Cosmic rays are high-speed atomic nuclei that arrive at Earth with a variety of energies—the most powerful approach the speed of light. In many ways, the ratio of isotopes of heavy elements in cosmic rays reveal the chemical fingerprints of the cosmos. Because so much of the galaxy is composed of the lighter elements hydrogen and helium, heavy elements form a relatively small portion of the matter in our solar system. So when ACE detects rare heavy elements or rare isotopes of more common elements, that provides an important clue as to where these particles were created. By charting their composition, ACE helped scientists identify how galactic cosmic rays originate. A research team determined that most of the cosmic rays detected near Earth originated relatively recently in nearby clusters of massive stars.
Moreover, ACE revealed that the Sun contains a lot more heavy elements than it should based on its current position in the local galactic environment. So, scientists now know that the Sun was either born closer to the center of the galaxy, or there were once exploding stars nearby that enriched the solar nebula with heavy elements.
“We’re seeing rare isotopes that no one was able to measure before because we’ve had such good instruments that have been working for 20 years,” said Eric Christian, the project scientist for ACE at NASA’s Goddard Space Flight Center in Greenbelt, Maryland. “There are things we can now look at with ACE that we had only ever dreamed of seeing.”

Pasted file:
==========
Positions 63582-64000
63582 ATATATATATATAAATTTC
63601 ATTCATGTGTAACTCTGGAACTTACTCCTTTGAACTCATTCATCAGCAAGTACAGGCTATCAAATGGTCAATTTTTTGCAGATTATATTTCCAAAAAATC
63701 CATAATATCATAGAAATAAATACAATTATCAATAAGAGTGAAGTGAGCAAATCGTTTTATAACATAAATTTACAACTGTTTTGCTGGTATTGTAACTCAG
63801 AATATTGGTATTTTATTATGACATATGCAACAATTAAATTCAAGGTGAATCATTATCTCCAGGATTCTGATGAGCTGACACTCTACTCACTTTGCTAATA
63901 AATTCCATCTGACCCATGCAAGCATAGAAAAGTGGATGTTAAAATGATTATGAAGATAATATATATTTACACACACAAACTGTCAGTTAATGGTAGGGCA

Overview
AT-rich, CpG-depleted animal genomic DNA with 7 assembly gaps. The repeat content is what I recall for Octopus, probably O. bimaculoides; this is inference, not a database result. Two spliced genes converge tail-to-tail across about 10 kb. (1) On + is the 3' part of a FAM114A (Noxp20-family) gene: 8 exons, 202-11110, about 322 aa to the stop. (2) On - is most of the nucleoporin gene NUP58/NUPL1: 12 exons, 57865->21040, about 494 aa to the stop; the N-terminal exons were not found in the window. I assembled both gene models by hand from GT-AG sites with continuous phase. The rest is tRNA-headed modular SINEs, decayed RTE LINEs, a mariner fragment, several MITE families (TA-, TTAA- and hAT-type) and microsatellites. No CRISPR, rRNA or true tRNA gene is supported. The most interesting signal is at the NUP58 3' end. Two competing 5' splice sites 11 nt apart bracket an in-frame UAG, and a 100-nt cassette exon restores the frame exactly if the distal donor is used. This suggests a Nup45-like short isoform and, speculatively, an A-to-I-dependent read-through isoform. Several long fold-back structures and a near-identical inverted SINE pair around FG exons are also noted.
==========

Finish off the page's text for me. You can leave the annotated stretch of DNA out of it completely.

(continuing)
The instruments aboard ACE have, over the course of two decades, revealed many of the complexities behind solar activity. ACE has studied the full range of emissions from the Sun—such as CMEs, for one, but also the constant outward flow of solar material called the solar wind.
Some of ACE’s most impactful work in this area relates to its measurements of the solar wind. That wind flows throughout the solar system and envelops the planets. The slowest, low-energy particles come from this solar wind, while higher energy particles come from storms like coronal mass ejections and flares. ACE has been very important in helping scientists answer questions about how and why particles can get a big kick of speed as they travel away from the Sun.
Though it is certainly an aging spacecraft, most of ACE’s instruments are still in good working condition. ACE could potentially continue delivering incredible science through 2024, when it’s expected to run out of fuel.
NASA’s upcoming heliophysics missions could give ACE a newfound relevance. Parker Solar Probe, launching next year, will seek a better understanding of how solar wind gets accelerated in the Sun’s outer atmosphere. Also being built and tested at APL, Parker Solar Probe will travel much closer to the Sun’s surface – seven times closer – than any other spacecraft before it. Combined with ACE’s measurements closer to Earth, scientists will get to see the big picture of the solar wind, from the time it exits the Sun’s outer atmosphere to its arrival at Earth.